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'Strong show' for Irish No vote

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posted on Jun, 13 2008 @ 05:37 AM
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'Strong show' for Irish No vote


news.bbc.co.uk

Early unofficial vote tallies around Ireland are indicating a strong showing for the No vote in a referendum on the European Union's Lisbon Treaty.

In Irish polls, tally counters in each constituency watch votes being sorted and make their own count, giving early indications of how a vote is going.

Broadcaster RTE reports the No vote is ahead not only in rural areas, but in five out of eight areas of Dublin too.

A No vote would scupper the EU treaty, which must be ratified by all members.
(visit the link for the full news article)


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posted on Jun, 13 2008 @ 05:37 AM
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Early days, and it's completely unofficial, but if the predictions are accurate, then this may spell the end of the lisbon treaty.

Of course all that will happen is that it will be dressed up as something new with a few minor changes, and then ratified by member states automatically.

Except for Ireland, where it is written into the constitution that a referendum is required.

More updates as they come in, and please feel free to update as you see fit


news.bbc.co.uk
(visit the link for the full news article)



posted on Jun, 13 2008 @ 05:51 AM
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Good news! the more delay this treaty will get the better, let them get worried and maybe, just maybe this whole thing will fail, or Ireland will get kicked out of the EU or something, that would suck.



posted on Jun, 13 2008 @ 06:00 AM
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reply to post by Harman
 


I can't remember who said it, but it was along the lines of "if ireland fails to ratify the treaty then they will suffer" which to me sounds like a threat.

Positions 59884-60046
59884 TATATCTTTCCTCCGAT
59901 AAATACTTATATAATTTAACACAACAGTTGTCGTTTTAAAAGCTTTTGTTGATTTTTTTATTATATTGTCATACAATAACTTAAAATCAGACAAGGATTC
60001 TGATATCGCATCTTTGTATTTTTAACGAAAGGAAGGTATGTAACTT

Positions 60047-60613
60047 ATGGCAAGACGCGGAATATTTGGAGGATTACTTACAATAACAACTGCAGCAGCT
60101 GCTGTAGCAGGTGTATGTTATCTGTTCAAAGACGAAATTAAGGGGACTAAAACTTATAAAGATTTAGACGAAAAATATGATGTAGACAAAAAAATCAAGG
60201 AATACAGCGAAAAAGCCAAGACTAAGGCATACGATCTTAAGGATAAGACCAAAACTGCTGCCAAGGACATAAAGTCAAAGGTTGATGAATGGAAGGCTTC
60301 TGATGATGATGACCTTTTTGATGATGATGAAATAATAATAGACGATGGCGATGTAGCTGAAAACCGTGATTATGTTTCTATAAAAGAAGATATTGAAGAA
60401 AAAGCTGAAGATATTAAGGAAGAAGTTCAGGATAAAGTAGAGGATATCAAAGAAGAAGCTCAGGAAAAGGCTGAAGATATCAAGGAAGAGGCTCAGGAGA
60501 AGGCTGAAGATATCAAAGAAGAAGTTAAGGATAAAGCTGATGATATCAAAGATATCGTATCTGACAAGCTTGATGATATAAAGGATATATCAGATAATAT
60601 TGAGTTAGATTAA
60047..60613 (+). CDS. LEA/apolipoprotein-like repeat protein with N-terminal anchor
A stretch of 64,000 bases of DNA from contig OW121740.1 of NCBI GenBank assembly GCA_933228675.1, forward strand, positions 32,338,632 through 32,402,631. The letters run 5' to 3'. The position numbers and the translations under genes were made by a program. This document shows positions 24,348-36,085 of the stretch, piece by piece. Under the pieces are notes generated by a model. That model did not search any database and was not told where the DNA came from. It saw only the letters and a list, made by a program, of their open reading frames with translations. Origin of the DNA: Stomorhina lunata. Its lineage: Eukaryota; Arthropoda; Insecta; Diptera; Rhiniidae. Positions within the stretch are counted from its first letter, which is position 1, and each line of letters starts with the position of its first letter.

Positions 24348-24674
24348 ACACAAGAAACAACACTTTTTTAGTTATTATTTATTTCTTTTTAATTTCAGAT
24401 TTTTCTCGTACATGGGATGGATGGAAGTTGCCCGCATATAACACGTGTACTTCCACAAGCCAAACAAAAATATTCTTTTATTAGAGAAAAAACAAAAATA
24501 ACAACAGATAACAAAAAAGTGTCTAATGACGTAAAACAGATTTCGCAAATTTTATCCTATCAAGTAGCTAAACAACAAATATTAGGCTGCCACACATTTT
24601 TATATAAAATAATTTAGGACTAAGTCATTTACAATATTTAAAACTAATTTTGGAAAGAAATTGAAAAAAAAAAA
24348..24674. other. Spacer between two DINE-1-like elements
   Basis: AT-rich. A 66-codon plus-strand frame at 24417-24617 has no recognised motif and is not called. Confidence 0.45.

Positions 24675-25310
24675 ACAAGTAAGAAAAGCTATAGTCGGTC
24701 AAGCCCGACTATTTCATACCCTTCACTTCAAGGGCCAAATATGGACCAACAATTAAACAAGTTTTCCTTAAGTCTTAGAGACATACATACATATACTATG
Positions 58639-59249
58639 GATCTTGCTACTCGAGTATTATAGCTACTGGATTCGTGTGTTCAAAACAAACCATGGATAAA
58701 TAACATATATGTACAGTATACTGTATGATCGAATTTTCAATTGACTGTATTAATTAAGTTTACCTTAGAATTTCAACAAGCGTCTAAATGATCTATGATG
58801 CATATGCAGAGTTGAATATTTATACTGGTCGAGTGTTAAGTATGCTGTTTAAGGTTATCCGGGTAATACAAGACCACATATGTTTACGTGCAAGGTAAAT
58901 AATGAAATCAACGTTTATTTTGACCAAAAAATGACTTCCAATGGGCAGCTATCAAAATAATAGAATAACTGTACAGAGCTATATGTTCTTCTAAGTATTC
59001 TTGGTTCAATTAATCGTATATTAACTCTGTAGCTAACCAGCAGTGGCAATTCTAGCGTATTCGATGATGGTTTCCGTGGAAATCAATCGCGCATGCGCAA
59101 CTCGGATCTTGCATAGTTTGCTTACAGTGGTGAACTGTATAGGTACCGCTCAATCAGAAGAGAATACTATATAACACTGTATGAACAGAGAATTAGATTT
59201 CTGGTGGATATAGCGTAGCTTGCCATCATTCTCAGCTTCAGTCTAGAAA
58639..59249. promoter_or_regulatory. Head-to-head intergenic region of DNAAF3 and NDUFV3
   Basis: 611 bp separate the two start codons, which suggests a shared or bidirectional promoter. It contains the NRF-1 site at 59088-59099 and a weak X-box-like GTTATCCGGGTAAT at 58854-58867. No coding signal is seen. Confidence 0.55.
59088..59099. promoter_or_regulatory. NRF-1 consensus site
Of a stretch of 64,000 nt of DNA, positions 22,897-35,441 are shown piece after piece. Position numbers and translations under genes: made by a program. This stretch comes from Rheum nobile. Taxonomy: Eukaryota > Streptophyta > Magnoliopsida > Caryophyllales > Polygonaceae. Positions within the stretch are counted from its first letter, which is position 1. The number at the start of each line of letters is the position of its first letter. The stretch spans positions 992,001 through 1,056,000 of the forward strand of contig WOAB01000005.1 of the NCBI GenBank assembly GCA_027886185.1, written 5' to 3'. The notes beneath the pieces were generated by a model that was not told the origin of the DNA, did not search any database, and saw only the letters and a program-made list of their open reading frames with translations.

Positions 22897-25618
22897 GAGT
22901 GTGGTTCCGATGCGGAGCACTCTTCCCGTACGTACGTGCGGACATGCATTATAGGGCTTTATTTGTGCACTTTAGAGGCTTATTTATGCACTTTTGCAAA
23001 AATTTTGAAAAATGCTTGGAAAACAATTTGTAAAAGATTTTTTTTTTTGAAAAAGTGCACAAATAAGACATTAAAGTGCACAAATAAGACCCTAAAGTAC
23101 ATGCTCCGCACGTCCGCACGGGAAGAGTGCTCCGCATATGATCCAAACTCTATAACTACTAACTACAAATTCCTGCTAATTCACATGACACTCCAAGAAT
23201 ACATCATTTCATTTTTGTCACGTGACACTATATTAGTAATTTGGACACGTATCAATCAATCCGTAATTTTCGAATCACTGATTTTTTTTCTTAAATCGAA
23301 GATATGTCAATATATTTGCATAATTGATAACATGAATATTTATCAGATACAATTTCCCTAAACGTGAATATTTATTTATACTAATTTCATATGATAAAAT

Of course it may not have been meant that way.

But....



posted on Jun, 13 2008 @ 06:03 AM
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That's the same thing that was told to us in the Netherlands, but now we have one of the best running economies in the EU so that was a pretty big 'go screw yourselves' for them.
.


btw: the Europhiles are scaremongering to everyone that the EU will crash and burn without this apparition of a treaty and on the other hand they accuse the No-camp for the same thing. I love politics, it's just a big soap-opera, to bad they also make decisions though


[edit on 13-6-2008 by Harman]



posted on Jun, 13 2008 @ 06:23 AM
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That's one of the problems I have with the EU - constant attempts to control through fear.

It's true that many people voting would not understand the treaty - hell many politicians can't - but I wonder why it is couched in the language it is.

If there is nothing to hide, why not make the treaty easily understandable for the majority?

This would also be a huge kick in the pants for the EU, as Ireland has benefitted to a massive extent by belonging.

I get the feeling that many eurocrats will see this as the Irish biting the hand that fed them - IF (and it's a big if) the reports of a NO vote are true.

Latest reports on BBC news show a growing confidence in the NO camp, but we'll know for sure in a few hours.

Then it will be interesting to see what happens.

For those in the know, is it possible that Ireland could be thrown out of the EU for voting no?

It's something I've heard being bandied around, but I didn't know if it was possible.



posted on Jun, 13 2008 @ 06:28 AM
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Irish Justice Minister has just confirmed the No vote have it.

Sadly, Gordon Brown has told all European Union nations to continue ratifying the treaty and make Ireland hold the vote again



posted on Jun, 13 2008 @ 06:42 AM
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highly unlikely that ireland will get booted out of eu.
however quite a lot of the Yes campaign consisted of "vote yes or europe will screw us". this type of campaign hurt the Yes vote more than it helped it. it is true to say that the No campaign did have a lot of nutbars campaigning for it and it was admittadly uncomfortable to find yourself on the same side of people you would not normally associate with.
i personally think that the possibilty of being part of a democracy where it could be a case of "do what we say or else" left a bad taste in the mouth of a lot of people and this is what clinched it.
thats my 2 cents anyway.

[edit on 13-6-2008 by tetchy]



posted on Jun, 13 2008 @ 06:43 AM
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reply to post by infinite
 


If true, this is the third country to reject this tarted up pig in a referendum, but the EU apparatchniks will just ram this through the politburo Brussels in the end.